The TV spot launched numerous viral parodies even as commentators made it the most disliked video on YouTube (over 700,000 users have given the video a thumbs-down).
And despite Perry's fundraising (he'd netted $17 million by October, second only to Romney), many of those funds come from corporations, not donors like those who helped propel Ron Paul's campaign in Iowa.
Perry's fundraising, meanwhile, has been on a steady decline ever since the candidates truly took the national stage.
His positions are less well known than his gaffes, and his Texas swagger doesn't do much in a health care debate. Most of his appearances have only solidified the general impression that, as New York Magazine put it last month, he's not the sharpest tool in the shed.
Rick Perry has been losing the Republican primary race for months. But this blow in Virginia, even if it ends up being overturned, is just one more campaign gaffe. His presidential campaign is over less than six months after it truly began.
The End of Newt Gingrich?
Newt Gingrich, on the other hand, is used to bouncing back from losses, not plummeting from fast and easy gains.
Unlike Perry, his campaign was declared dead-on-arrival before being re-invigorated this fall, and Gingrich's political career, including when he was Speaker of the House, has often been as much about recovery and spin as it has been about riding the wave of success.
Gingrich, however, also had far more to lose: unlike Rick Perry, he was preparing for a Virginia primary as one of the top candidates for the 2012 Republican presidential nomination. That lead was based in part of his assured grasp of political nuances in the recent debates and the impression that his campaign was becoming a well-oiled machine.
Gingrich had planned for weeks to use Virginia as a way to continue wooing reluctant Romney supporters over to his side, building on his fought-for advantage. Despite leading in Iowa, he needed more than one state to secure his position as nominee apparent, and the Southern swing state looked to be it.
It's a demonstration that Gingrich is outrunning Romney in states beyond Iowa, press secretary told WLWT on Wednesday.
Now, however, reports indicate that Gingrich's loss was due to a combination of invalid signatures and poor campaign organization.
With both hints of something murky in the phrase invalid signatures and the impression that Gingrich's campaign staff didn't even know their own numbers, his political rivals smelled blood in the water.
Eric Fehrnstrom, a senior adviser to Mitt Romney, told The New York Times that the mistake was cringe-worthy.
It's a gut-check moment for Republicans, Mr. Fehrnstrom said. Winning campaigns have to be able to execute on the fundamentals. This is like watching a hitter in the World Series failing to lay down a bunt.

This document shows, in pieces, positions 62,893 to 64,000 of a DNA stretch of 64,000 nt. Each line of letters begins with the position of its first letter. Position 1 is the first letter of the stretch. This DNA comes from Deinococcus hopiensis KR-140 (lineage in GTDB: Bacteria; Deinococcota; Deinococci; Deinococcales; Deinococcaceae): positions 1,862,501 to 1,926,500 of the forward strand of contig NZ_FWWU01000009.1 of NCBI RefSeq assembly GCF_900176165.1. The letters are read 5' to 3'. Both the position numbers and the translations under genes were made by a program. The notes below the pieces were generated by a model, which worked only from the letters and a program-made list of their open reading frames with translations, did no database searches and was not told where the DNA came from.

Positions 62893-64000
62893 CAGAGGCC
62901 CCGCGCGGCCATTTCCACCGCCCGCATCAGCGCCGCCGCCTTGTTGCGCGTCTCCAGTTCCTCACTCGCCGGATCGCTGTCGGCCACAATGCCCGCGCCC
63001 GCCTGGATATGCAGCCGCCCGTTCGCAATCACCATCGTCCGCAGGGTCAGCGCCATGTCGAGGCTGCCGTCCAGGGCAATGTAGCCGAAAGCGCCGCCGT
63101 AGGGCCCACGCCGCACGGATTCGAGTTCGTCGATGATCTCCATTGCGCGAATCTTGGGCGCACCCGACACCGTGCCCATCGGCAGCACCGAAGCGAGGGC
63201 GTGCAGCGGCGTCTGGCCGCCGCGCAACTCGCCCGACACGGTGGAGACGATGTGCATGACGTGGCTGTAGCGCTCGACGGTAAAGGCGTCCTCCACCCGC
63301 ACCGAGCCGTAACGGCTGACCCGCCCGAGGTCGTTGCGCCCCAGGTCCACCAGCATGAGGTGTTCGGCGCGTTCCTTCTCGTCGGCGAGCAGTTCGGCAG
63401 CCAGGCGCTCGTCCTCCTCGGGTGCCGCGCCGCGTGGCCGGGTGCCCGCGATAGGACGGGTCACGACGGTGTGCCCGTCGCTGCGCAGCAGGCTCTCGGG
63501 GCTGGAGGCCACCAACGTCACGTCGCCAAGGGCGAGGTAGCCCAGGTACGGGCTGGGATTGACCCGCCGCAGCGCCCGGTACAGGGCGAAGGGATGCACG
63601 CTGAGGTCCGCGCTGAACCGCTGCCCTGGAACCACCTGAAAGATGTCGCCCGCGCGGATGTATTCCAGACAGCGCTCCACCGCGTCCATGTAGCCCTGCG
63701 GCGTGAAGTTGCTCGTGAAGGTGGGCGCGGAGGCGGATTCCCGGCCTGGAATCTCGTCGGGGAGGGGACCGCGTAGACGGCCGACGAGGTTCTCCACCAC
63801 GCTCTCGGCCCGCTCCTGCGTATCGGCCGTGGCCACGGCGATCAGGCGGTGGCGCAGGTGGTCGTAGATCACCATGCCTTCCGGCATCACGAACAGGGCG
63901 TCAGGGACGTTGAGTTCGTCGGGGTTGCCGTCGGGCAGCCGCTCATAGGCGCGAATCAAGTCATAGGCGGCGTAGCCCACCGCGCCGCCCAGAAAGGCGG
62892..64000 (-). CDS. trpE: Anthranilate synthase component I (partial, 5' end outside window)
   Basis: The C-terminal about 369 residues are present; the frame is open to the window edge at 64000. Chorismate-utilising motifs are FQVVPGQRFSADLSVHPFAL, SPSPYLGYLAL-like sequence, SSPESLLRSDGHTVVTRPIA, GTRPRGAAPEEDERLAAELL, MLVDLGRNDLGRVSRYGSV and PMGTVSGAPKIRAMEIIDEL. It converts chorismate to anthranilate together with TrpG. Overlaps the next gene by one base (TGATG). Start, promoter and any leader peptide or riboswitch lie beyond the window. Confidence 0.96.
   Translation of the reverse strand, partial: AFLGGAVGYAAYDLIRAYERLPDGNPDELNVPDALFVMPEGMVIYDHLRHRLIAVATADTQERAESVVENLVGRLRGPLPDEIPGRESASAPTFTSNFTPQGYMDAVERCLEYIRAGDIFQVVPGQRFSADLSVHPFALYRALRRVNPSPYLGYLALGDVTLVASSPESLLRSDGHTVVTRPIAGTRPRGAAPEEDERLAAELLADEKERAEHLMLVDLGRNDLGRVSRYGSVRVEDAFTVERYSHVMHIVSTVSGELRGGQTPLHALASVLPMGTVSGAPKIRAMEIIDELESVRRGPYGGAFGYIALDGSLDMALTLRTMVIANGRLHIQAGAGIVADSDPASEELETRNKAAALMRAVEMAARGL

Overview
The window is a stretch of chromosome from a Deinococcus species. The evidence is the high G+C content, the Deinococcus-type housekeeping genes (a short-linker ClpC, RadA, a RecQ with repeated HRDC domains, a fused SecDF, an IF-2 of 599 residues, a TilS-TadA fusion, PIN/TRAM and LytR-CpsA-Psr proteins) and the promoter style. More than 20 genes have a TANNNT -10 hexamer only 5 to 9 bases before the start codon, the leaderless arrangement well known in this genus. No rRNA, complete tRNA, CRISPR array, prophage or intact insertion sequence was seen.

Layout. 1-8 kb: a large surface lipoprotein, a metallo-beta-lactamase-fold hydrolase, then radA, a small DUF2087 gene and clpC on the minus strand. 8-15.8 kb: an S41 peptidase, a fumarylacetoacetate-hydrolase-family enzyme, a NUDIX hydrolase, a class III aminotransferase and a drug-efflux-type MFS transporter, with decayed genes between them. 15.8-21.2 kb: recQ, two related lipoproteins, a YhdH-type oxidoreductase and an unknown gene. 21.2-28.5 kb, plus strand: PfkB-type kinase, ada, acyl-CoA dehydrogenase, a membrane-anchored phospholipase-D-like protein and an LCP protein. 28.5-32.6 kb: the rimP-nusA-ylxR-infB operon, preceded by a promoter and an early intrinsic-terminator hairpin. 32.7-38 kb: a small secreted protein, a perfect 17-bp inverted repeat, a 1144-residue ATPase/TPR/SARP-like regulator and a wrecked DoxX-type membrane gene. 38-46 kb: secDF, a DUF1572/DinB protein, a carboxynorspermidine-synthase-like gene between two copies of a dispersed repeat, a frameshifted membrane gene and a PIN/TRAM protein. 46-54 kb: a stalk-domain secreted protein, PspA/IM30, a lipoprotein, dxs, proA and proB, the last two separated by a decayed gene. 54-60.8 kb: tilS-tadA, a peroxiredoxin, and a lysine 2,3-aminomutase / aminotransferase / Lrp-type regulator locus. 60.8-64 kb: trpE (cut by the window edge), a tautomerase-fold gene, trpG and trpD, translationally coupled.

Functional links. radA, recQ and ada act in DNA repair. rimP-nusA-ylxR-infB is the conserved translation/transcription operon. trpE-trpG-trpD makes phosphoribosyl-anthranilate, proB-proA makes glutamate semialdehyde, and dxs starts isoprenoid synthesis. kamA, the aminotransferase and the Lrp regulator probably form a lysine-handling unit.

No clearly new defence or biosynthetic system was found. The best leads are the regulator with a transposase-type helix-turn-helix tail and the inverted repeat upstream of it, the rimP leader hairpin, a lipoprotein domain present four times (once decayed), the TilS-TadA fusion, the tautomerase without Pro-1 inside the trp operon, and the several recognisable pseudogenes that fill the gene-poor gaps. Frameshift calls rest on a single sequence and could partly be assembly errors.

Gingrich's failure to realize or admit that he lacked enough signatures, meanwhile, has everyone from political analysts to potential voters on Twitter scratching their heads as to how a man who had been leading in Virginia managed to let the all-important state slip through his fingers.
It's a disaster for him, said Larry J. Sabato, a political scientist at the University of Virginia. [The lack of organization] suggests you're not a serious candidate.
The Question of Super Tuesday
Gingrich's failure to get on the Virginia primary ballot could also spell trouble for his chances on Super Tuesday, where ten states will join Virginia on March 6 and eleven, including swing states like Colorado, Florida and Michigan, will have cast primary votes.
Newt Gingrich supporters, news sources speculate, might see a vote for Gingrich as a waste if they don't feel he can win without Virginia. Why vote for a Super Tuesday candidate who you already know has been ousted from one of the states in play?
Yet Super Tuesday, following the Virginia primary ballot debacle, could also end up being Gingrich's electoral salvation.
Newt Gingrich is ahead in Iowa, but he remains behind in the polls in New Hampshire, a crucial state. If he can manage to rise in the New Hampshire polls, a comeback which perhaps only a political chameleon like Gingrich can pull off, than other wins on Super Tuesday could still make him the anti-Romney for which the GOP seems desperately to be searching.
The 2012 GOP primary race is not a winner-take-all, but a day-by-day scramble for castoff votes as candidates (reliably neutral Romney aside) continue to rise and fall in the political battle.
Newt Gingrich has an almost guaranteed win in Georgia, which he represented in Congress, and despite the painful loss of Virginia could still net Tennessee or Oklahoma, as well as garnering votes in pre-Super Tuesday states like Florida (where he's at the top) and South Carolina.
If the Republican presidential primaries have taught American viewers (and voters) anything, it's that candidates are never safe at the top. But if Newt Gingrich's political history has taught us anything, it's that the former Speaker is often most dangerous when he's down.